Article original : http://www.ihra.net/contents/1178
Twelve UN agencies call on States to close compulsory drug detention and rehabilitation centres and implement voluntary, evidence-informed and rights-based health and social services in the community.
The continued existence of compulsory drug detention and rehabilitation centres, where people who are suspected of using drugs or being dependent on drugs, people who have engaged in sex work, or children who have been victims of sexual exploitation are detained without due process in the name of “treatment” or “rehabilitation”, is a serious concern.
Compulsory drug detention and rehabilitation centres raise human rights issues and threaten the health of detainees, including through increased vulnerability to HIV and tuberculosis (TB) infection. Criteria for detention of individuals in these centres vary within and among countries.
However, such detention often takes place without the benefit of sufficient due process, legal safeguards or judicial review. The deprivation of liberty without due process is an unacceptable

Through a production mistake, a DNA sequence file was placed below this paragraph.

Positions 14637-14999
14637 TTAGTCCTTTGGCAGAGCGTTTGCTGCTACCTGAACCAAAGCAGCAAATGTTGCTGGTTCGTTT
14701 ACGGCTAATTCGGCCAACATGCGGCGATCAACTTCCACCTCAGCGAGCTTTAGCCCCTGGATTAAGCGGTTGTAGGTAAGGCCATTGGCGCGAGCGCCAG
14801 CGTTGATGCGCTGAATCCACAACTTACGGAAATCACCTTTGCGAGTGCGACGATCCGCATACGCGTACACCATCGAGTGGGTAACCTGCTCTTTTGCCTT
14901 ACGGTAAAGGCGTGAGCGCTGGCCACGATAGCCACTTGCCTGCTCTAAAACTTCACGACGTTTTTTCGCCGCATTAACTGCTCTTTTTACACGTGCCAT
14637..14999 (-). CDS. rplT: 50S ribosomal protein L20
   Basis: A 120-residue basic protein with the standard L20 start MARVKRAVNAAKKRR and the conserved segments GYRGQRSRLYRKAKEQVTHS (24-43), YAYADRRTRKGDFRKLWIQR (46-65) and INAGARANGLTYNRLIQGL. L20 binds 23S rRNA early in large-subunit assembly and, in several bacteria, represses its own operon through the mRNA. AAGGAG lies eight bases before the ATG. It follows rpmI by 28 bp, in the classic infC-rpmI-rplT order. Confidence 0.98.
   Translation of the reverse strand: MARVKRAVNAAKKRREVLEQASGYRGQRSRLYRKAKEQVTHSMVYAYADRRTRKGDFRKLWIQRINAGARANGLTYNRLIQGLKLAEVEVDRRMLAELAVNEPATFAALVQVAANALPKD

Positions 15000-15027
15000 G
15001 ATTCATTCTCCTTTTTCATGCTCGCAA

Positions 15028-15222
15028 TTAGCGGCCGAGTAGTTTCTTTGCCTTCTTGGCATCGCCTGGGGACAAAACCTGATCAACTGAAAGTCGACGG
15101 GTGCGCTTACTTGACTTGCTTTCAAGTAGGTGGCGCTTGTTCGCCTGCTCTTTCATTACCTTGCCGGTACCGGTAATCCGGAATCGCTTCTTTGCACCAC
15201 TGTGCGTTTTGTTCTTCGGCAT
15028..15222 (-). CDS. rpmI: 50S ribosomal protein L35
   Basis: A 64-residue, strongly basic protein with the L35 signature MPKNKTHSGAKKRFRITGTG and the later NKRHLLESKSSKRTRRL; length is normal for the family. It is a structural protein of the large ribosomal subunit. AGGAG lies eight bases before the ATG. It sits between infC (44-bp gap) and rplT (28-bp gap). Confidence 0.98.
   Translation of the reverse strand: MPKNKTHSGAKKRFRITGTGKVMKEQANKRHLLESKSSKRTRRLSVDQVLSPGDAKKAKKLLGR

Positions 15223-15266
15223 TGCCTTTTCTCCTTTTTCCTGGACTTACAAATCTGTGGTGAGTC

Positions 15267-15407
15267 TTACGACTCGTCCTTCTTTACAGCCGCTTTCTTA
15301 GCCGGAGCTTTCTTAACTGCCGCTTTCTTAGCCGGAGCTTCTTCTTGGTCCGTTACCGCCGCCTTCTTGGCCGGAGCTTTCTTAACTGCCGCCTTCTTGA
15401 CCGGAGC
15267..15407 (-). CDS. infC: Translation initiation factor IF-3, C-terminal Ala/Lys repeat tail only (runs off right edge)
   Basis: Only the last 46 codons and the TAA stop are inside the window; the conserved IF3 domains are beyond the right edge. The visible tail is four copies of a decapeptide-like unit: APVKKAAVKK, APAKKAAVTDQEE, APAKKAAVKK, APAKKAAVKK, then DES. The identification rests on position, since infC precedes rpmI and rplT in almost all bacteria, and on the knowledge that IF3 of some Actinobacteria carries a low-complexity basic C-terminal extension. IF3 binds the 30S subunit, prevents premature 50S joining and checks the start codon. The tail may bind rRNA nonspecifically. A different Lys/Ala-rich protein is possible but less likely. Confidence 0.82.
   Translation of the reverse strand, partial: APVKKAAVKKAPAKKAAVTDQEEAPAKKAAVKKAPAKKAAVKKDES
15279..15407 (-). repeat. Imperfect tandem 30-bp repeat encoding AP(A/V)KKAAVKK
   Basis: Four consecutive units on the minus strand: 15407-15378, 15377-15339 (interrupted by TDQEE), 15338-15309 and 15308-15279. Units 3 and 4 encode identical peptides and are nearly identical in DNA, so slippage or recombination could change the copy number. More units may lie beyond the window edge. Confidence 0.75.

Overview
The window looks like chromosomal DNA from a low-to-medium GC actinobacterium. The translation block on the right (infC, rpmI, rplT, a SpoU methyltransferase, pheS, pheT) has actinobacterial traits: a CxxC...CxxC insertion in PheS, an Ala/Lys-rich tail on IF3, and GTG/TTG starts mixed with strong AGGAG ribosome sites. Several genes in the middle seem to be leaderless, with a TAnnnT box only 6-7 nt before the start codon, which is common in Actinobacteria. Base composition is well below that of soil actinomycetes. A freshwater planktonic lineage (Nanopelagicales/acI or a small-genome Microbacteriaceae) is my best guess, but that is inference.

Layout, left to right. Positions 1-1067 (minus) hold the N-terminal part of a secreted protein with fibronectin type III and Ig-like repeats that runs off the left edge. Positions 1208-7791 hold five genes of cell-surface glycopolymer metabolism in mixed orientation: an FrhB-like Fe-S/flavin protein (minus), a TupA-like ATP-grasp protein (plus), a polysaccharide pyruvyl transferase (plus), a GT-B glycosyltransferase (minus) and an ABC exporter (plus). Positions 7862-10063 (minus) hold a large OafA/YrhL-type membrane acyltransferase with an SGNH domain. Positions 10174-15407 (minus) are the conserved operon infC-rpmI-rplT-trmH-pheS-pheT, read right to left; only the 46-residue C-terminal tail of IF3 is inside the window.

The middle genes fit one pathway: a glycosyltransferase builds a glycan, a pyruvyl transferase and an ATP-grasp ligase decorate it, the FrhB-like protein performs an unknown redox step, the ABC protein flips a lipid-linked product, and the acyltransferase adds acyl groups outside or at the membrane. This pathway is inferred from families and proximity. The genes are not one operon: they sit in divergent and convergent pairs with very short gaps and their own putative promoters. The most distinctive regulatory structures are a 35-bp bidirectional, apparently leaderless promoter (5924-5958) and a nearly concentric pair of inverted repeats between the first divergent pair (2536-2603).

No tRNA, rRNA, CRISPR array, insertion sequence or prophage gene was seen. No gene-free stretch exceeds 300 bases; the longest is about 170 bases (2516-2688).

violation of internationally recognised human rights standards. Furthermore, detention in these centres has been reported to involve physical and sexual violence, forced labour, sub-standard conditions, denial of health care, and other measures that violate human rights.
There is no evidence that these centres represent a favorable or effective environment for the treatment of drug dependence, for the “rehabilitation” of individuals who have engaged in sex work, or for children who have been victims of sexual exploitation, abuse or the lack of adequate care and protection.